Important information for using timing gates
The distance between the start-line and the first timing gate (cones A – Figure 1) has been shown to affect short-distance sprint times (3). Put simply, the greater the distance, the faster the sprint time as it allows the athlete to generate more speed before crossing the first timing gate. As the 10m sprint is a measure of acceleration, it is recommended that the start-line is position 0.3m behind the first timing gate in accordance with Altmann and colleagues (3).
The height of the timing gates has also been proven to significantly affect the performance results (4). When testing, it is therefore imperative that a standardised, consistent protocol is used to reduce variances within the data. For example, it may be suggested that the gates are always set at a consistent height of 1-metre.
- Participants should thoroughly warm-up prior to the commencement of the test. Warm-ups should correspond to the biomechanical and physiological nature of the test. In addition, sufficient recovery (e.g. 3-5 minutes) should be administered following the warm-up and prior to the commencement of the test.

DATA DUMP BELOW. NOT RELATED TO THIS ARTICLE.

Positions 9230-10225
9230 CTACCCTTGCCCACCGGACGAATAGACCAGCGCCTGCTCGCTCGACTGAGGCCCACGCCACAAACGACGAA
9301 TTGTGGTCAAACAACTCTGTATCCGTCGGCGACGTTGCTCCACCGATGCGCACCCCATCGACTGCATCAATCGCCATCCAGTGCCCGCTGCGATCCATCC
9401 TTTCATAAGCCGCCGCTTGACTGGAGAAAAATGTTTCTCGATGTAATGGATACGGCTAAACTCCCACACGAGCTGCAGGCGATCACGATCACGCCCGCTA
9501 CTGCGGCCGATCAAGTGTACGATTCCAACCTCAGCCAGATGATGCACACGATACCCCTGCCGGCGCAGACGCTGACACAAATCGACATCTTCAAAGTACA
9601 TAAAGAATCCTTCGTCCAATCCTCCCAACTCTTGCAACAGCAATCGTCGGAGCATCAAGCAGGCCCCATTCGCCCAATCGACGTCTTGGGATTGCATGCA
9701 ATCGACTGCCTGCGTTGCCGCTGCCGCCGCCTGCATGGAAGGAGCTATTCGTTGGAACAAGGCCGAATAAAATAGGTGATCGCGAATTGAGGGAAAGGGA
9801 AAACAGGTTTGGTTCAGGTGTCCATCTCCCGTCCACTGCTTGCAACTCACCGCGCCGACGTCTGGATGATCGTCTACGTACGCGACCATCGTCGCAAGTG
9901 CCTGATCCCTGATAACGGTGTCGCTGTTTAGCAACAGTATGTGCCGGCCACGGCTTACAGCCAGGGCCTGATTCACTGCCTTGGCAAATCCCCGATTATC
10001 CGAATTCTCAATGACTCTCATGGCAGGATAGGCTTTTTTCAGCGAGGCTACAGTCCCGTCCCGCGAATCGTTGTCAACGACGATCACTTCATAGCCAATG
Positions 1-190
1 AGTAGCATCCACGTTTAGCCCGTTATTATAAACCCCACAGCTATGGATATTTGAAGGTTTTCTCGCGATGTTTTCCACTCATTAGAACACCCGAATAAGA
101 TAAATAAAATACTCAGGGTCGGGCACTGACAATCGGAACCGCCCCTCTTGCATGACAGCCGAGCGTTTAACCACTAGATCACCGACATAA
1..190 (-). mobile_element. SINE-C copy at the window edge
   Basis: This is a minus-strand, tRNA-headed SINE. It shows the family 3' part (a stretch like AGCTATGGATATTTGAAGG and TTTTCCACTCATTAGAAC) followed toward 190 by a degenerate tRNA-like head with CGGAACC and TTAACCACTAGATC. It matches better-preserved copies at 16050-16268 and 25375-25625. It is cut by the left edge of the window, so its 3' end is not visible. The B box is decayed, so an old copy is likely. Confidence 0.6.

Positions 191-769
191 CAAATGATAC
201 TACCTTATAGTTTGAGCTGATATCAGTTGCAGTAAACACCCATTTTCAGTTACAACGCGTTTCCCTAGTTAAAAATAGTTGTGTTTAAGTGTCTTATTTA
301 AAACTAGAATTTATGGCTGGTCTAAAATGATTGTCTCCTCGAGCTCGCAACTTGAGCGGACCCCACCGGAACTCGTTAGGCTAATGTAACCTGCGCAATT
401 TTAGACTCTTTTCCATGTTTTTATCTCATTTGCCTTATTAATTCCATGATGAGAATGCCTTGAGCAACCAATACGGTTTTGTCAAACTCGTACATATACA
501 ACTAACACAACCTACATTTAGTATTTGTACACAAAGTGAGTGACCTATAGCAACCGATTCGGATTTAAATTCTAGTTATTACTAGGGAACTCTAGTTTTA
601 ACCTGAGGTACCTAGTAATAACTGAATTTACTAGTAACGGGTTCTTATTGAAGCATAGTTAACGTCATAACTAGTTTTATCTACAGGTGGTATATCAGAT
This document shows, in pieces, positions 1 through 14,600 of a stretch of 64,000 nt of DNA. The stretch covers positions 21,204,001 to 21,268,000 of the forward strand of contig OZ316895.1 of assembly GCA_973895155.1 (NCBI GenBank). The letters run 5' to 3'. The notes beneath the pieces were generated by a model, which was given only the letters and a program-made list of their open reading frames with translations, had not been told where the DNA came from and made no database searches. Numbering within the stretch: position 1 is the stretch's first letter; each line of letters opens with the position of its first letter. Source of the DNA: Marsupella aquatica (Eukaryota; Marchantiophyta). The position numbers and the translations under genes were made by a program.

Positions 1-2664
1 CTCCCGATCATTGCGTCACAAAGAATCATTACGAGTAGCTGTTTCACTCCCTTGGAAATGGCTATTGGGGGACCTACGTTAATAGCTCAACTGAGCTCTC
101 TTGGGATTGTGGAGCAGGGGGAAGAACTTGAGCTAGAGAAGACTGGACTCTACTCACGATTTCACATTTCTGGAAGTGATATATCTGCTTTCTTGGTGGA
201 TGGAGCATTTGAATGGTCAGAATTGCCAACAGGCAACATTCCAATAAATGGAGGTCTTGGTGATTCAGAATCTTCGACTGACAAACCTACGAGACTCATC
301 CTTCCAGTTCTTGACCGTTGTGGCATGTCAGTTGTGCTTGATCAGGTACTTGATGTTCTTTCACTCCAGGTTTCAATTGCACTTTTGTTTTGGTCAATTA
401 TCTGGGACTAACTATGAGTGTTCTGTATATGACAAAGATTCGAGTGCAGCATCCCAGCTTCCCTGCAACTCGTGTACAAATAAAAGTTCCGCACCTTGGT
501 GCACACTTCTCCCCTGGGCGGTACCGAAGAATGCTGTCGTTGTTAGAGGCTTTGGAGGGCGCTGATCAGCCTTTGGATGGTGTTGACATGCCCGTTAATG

Starting the test
- Participant ready’s themselves on the start-line (positioned 0.3m behind the first gates – cones A) in a standing split-stance start position. NOTE: it is important for reliability that the participant always uses the same starting stance.
- Participant should be counted down ‘3 – 2 – 1 – GO ‘.
- If the test administrators are using a stopwatch, then the time keeper must stand at the finish line and perform the countdown and time the sprint.
- On the ‘GO’ signal the participant must accelerate maximally to the finish line as quickly as possible.
- Each participant MUST complete a MINIMUM OF THREE SPRINTS, each separated by a 2-3 minute rest if reliable results are desired.
After the test
- Once the test is over, some subjects may react to the previous exertion. To reduce any problems, the subjects should rest, either sitting or standing, for at least 2-3 minutes. If the subject feels ill or goes quiet or pale, they should lie down with their feet resting on a chair. Note: never leave the participant alone after the test.